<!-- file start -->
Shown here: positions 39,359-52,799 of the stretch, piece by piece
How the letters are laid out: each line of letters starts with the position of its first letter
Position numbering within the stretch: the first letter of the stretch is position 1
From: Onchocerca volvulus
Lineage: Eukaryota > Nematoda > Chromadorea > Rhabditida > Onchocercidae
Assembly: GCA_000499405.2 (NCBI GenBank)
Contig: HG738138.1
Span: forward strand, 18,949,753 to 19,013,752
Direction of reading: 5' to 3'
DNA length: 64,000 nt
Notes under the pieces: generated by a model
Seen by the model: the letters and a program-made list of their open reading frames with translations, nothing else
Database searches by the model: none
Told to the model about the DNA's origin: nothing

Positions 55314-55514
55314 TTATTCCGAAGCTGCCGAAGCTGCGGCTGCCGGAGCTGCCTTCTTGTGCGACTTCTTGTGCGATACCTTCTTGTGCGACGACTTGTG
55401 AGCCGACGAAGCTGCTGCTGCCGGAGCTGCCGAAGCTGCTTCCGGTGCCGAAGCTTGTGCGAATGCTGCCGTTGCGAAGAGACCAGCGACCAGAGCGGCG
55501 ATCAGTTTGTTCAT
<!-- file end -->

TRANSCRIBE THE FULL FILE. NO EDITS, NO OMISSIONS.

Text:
Shown here: positions 39,359-52,799 of the stretch, piece by piece
How the letters are laid out: each line of letters starts with the position of its first letter
Position numbering within the stretch: the first letter of the stretch is position 1
From: Onchocerca volvulus
Lineage: Eukaryota > Nematoda > Chromadorea > Rhabditida > Onchocercidae
Assembly: GCA_000499405.2 (NCBI GenBank)
Contig: HG738138.1
Span: forward strand, 18,949,753 to 19,013,752
Direction of reading: 5' to 3'
DNA length: 64,000 nt
Notes under the pieces: generated by a model
Seen by the model: the letters and a program-made list of their open reading frames with translations, nothing else
Database searches by the model: none
Told to the model about the DNA's origin: nothing

Positions 55314-55514
55314 TTATTCCGAAGCTGCCGAAGCTGCGGCTGCCGGAGCTGCCTTCTTGTGCGACTTCTTGTGCGATACCTTCTTGTGCGACGACTTGTG
55401 AGCCGACGAAGCTGCTGCTGCCGGAGCTGCCGAAGCTGCTTCCGGTGCCGAAGCTTGTGCGAATGCTGCCGTTGCGAAGAGACCAGCGACCAGAGCGGCG
55501 ATCAGTTTGTTCAT